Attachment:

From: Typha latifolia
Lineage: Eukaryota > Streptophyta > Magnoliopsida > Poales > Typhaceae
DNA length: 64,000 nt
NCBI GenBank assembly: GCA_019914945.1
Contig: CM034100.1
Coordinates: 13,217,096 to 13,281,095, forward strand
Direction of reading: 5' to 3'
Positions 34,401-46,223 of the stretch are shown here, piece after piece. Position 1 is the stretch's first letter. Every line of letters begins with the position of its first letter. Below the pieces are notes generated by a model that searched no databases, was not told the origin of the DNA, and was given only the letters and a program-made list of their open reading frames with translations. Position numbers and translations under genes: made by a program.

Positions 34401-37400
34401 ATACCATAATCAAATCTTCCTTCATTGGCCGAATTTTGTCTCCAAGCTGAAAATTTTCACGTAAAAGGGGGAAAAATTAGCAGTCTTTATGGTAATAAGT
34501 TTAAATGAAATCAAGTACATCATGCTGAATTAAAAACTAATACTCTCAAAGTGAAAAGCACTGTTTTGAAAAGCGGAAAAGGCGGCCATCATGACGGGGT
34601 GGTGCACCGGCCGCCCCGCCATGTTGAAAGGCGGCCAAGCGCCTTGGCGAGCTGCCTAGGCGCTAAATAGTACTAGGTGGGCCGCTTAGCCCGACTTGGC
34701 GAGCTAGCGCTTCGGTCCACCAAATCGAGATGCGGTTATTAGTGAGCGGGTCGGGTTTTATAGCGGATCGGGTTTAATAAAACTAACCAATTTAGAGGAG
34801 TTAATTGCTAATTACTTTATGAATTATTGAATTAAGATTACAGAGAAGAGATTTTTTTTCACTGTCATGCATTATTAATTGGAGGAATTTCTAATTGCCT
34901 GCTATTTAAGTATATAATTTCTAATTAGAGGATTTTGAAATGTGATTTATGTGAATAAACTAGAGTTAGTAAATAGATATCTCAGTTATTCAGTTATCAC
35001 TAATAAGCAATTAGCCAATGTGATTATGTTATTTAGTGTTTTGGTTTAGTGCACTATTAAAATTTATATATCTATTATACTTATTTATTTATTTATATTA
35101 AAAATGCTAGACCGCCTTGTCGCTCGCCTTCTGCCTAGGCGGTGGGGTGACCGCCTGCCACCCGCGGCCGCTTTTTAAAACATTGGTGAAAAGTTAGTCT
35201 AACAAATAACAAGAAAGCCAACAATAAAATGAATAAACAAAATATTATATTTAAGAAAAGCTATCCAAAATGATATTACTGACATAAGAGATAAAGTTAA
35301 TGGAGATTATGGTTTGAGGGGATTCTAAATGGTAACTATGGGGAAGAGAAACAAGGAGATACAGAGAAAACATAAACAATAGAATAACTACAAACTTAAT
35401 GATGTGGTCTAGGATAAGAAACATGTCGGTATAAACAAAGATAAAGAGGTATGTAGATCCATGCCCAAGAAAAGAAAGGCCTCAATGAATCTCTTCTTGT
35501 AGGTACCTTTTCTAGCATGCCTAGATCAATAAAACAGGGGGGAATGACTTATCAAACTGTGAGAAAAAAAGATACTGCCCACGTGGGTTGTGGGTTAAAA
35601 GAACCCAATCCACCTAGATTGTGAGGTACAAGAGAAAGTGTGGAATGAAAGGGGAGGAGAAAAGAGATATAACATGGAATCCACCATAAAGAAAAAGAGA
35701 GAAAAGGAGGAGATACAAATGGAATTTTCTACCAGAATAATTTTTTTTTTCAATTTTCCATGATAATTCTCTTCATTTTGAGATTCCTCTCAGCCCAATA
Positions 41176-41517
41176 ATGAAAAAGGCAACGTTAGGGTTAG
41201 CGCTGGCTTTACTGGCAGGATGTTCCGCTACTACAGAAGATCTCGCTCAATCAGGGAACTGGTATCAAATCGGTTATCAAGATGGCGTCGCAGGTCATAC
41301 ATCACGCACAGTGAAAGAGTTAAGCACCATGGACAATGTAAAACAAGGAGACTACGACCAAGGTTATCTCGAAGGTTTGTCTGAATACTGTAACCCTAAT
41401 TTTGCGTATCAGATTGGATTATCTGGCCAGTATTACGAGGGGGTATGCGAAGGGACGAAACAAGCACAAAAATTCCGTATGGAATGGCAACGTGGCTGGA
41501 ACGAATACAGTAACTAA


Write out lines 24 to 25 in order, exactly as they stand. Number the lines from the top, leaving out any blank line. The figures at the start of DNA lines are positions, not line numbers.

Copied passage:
Positions 41176-41517
41176 ATGAAAAAGGCAACGTTAGGGTTAG